The aim of this research is to consider factors or contingencies of the colonial experience that challenged, worked against, or sat alongside the more formal (governmental) representations of colonisation (in Australia and beyond).

While colonial architecture is often assumed to approximate that of home, especially in formal and material terms, a question regarding architecture’s disciplinarity, it’s conceptual framing as an aesthetic or a high art, is often difficult to reconcile with the climatic, geographical, ethnic and racial complexity of the colonial context.

Climate: The deterministic role of climate and landscape on colonial architecture is commonly argued. The disciplinary positioning of architecture within the colonial context is, however, rarely considered. How was the practice of architecture framed or viewed by architects working in colonial settings? Could the entanglement of taste (architecture as a cultivated rather than mechanical art, painting instead of engineering) be maintained? What effect did the topographical and climatic diversity revealed by colonisation have? Was it possible to cultivate an artistic practice or architectural culture within tropical/sub-tropical/arid settings? Did the aspiring artist/architect need to leave for more temperate climes in order to develop an aesthetic sense or could these concerns be addressed locally (southern versus northern colonies, or east versus west)? Or, from a slightly difference perspective, was climate viewed by colonial communities as degenerate or redemptive and did climate theorists explicitly address the arts/ architecture alongside the problems of labour and national character?

Race: While British colonial institutions governed the early penal and settler societies of Australia, the populations of these new communities were often heterogeneous, ethnically diverse, and racially conflicted. In Australia, this is made most explicit by the imbalance of settler and indigenous populations and the conflict and dispossession that resulted. It is complicated further by the ethnic diversity of settler populations, one that is often mirrored in colonial settlements the world over.

While racial and ethnic diversity and conflict are acknowledged as attributes of the colonial condition, their impact on the architecture of white settlement is less considered. How did issues of race, ethnic heterogeneity, hybrid populations or racial conflict impact on colonial architectural practice? Did architecture participate in broader agendas of cultural representation, racial division and/or “reform”? Did ethnic and racial diversity challenge the authority of colonial institutions and/or Enlightenment and humanitarian values of universality and equality? Were “hybrid” communities viewed, in accordance with nineteenth century theories on race—as potentially infertile, unproductive and lacking in character— or did they make explicit alternative models, such cosmopolitanism?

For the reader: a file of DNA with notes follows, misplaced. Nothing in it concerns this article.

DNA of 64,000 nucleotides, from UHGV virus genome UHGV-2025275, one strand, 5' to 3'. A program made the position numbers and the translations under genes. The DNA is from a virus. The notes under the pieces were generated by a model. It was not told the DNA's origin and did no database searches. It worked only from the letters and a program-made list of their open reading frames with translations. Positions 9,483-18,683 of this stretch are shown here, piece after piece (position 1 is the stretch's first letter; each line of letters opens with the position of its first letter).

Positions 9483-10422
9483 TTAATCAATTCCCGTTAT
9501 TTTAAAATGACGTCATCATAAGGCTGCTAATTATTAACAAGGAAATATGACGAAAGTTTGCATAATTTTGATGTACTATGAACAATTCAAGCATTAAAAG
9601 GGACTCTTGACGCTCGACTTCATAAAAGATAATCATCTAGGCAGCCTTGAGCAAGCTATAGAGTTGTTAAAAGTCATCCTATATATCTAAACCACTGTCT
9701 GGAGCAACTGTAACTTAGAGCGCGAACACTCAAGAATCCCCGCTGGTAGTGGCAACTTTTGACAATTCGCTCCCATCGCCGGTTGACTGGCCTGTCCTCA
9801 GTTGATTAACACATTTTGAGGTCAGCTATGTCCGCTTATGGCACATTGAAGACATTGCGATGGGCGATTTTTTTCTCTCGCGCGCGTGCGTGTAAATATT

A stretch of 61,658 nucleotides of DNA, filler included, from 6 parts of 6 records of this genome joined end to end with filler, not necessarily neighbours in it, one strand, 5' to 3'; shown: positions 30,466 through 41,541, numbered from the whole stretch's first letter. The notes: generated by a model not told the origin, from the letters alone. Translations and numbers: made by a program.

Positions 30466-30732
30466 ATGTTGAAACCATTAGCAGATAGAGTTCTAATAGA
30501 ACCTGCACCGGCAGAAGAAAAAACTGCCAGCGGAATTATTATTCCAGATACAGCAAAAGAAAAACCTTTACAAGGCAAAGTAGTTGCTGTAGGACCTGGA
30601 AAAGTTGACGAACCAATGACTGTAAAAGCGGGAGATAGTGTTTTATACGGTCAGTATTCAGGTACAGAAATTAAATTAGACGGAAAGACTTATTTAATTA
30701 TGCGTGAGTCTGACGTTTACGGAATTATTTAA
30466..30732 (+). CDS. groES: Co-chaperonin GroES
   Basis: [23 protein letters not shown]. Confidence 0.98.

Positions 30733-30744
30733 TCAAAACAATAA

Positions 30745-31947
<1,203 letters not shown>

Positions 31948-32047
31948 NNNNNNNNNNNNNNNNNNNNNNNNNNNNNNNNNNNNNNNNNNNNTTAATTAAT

Taste: Within Australia, colonised initially under a penal system and later through free settlement and migration schemes, significant proportions of early populations were often illiterate or semiliterate, valued for their physical labour rather than their intellectual capacity. Cultural refinement, as Evan has suggested, though not entirely lacking, often remained somewhat at a discount—at best a luxury and at worst a distraction. What role did the concept of ‘taste’ play in Colonial societies? What was the impact on the practice of architecture of such a demographic mix? How was architecture viewed by such communities (technical practice or higher art) and was it valued? Did architecture, and the broader arts, play a role in the lives, education and ‘improvement’ of such communities or was it the sole domain of government and a wealthy elite? Was a culture of architectural taste developed and if so how and by whom?

Project members

Dr Deborah van der Plaat

Senior Lecturer
School of Architecture, Design and Planning